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Baltimore City Law Department ends contract with attorney with reported neo-Nazi ties

Glen K. Allen told the New York Daily News on Wednesday night that he was a member of the National Alliance until the 1980s, first getting involved with the group because ‘I was in the U.S. Army from 1978 to 1982 and I had some pretty awful experiences with black people there, to be honest.’ He denied his ‘crazy ideas’ affected his legal work. (glenkallenlaw.com)

Glen K. Allen told the New York Daily News on Wednesday night that he was a member of the National Alliance until the 1980s, first getting involved with the group because ‘I was in the U.S. Army from 1978 to 1982 and I had some pretty awful experiences with black people there, to be honest.’ He denied his ‘crazy ideas’ affected his legal work. (glenkallenlaw.com)

The Baltimore City Law Department ended its relationship Thursday with a contract attorney less than 24 hours after it was reported he was a “dues-paying member” of a neo-Nazi group.

Glen K. Allen, who started working for the city in February, was a supporter of the National Alliance, a white nationalist, anti-Semitic group, according to an investigation by the Southern Poverty Law Center published Wednesday night.

Allen, a Baltimore solo practitioner who retired from DLA Piper US LLP in January, was listed in court records as one of the attorneys defending the city in a federal lawsuit filed last year by an African-American man who alleged he was wrongfully arrested and imprisoned for 19 years for a murder he did not commit.

The SPLC report included records showing Allen subscribed to National Alliance publications, paid to enter a Holocaust denial conference and bought a Holocaust denial DVD as recently as 2007.

“None of the historical facts and alleged facts recently publicized about Mr. Allen’s political views and affiliations were disclosed or discussed when his contract was agreed to,” the city said in a statement Thursday. “The Law Department does not as a general practice question its hired or contract attorneys about their political views.”

Mayor Stephanie Rawlings-Blake “had no involvement whatsoever” in Allen’s recruitment or hiring, the statement adds.

City Solicitor George A. Nilson declined to comment Thursday beyond the statement.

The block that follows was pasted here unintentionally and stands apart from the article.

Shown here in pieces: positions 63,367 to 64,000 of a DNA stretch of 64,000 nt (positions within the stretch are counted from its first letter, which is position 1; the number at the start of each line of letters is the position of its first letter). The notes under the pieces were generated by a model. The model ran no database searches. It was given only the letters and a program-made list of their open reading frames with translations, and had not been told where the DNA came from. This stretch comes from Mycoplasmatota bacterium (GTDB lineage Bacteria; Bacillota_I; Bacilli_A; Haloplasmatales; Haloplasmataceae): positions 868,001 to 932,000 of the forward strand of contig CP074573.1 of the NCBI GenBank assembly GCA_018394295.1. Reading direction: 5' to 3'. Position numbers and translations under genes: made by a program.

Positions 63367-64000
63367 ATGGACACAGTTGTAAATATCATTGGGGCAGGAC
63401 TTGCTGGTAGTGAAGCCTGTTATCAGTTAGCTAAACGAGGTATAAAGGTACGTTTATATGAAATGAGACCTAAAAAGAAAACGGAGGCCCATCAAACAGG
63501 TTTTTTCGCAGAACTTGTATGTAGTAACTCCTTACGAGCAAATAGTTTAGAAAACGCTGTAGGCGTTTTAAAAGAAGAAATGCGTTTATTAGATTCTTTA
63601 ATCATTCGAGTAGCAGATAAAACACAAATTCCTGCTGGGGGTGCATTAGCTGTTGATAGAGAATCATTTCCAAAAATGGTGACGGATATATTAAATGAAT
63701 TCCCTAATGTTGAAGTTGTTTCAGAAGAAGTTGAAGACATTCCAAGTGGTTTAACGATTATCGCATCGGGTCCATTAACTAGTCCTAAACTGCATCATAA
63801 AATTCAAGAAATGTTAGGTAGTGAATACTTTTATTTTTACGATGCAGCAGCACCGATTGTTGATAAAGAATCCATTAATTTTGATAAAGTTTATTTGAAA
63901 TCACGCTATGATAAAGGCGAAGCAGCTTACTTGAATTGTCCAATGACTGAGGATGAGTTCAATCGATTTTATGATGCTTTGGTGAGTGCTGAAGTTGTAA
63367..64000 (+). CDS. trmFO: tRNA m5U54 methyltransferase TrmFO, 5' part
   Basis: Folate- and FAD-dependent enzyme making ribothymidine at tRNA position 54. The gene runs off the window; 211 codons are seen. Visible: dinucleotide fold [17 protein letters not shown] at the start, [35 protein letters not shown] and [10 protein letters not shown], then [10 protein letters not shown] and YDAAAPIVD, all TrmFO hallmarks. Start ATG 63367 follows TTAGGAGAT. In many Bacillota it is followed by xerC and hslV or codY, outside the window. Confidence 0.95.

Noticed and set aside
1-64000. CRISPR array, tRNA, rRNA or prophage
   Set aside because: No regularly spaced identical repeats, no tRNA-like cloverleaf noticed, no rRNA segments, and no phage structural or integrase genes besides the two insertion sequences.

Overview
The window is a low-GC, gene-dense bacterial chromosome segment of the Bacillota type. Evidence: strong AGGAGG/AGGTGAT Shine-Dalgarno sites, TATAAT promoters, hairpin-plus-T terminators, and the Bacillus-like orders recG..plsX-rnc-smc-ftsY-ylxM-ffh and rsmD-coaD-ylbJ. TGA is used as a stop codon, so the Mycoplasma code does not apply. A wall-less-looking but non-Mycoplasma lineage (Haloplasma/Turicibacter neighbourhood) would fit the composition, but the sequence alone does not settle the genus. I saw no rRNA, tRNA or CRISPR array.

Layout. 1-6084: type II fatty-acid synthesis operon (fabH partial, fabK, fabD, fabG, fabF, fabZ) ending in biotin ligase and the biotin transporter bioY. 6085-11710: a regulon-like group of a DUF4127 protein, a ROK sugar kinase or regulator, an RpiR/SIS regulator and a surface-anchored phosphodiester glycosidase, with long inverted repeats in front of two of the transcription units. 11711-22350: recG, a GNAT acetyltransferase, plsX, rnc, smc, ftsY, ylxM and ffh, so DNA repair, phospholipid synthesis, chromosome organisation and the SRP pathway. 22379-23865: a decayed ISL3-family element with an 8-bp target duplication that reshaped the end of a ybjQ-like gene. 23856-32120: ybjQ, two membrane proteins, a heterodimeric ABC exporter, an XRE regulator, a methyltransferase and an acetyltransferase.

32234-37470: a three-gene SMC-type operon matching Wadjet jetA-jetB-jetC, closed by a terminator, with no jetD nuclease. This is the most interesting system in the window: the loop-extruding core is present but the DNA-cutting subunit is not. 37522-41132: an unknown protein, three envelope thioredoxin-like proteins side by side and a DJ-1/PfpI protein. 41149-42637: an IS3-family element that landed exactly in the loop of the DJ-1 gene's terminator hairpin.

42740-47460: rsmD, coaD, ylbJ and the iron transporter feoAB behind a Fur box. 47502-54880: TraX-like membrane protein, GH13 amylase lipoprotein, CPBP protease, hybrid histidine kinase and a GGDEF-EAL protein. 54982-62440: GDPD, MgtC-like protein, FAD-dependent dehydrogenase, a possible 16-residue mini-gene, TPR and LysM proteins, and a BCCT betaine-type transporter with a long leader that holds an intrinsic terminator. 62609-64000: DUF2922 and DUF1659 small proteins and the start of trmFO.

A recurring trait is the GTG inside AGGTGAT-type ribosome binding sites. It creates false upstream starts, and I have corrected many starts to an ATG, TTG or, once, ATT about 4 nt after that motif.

Allen did not respond to requests for comment Thursday. The statement from the city said Allen “regrets any embarrassment the public attention of the last 24 hours may have caused” Nilson or Rawlings-Blake.

Allen told the New York Daily News on Wednesday night that he was a member of the National Alliance until the 1980s. He said he got involved with the group because “I was in the U.S. Army from 1978 to 1982 and I had some pretty awful experiences with black people there, to be honest.” But he denied his “crazy ideas” affected his legal work.

“Baltimore did the right thing by canceling its contract with Glen Keith Allen,” said Heidi Beirich, who leads the Southern Poverty Law Center’s Intelligence Project, in an email. “With his clear ties to neo-Nazi hate groups, he never should have been employed by the city in the first place.”

Allen, was admitted to the Maryland Bar in 1987 after graduating from the University of Maryland School of Law, according to his website. He served as a law clerk to then-Court of Appeals Chief Judge Robert C. Murphy from 1987 to 1988.

Allen spent 27 years in DLA Piper’s litigation department, where he was part of a team of lawyers who prepared the Mitchell Report documenting steroid use in Major League Baseball that was released in 2007, according to his website. He lists First Amendment law, securities fraud and commercial litigation among his areas of practice.

Pending litigation

The wrongful arrest lawsuit remains pending in U.S. District Court in Baltimore, according to online court records. Sabein Burgess, the plaintiff, was freed two years ago after spending almost two decades in prison for the murder of his girlfriend, according to his lawsuit.

Burgess sued seven individual police officers, the Baltimore Police Department, the city and a crime laboratory analyst, alleging the officers fabricated their police reports and conspired with the analyst to fabricate gunshot residue evidence to incriminate Burgess.

The officers knew that the victim’s son saw someone who was not Burgess barge into the home right before she was killed, Burgess claimed, but reported instead that all of the victim’s children had been asleep at the time of the crime.

Burgess was found guilty after a two-day trial and sentenced to life in prison. In 2014 — years after another man confessed to the murder — his conviction was vacated.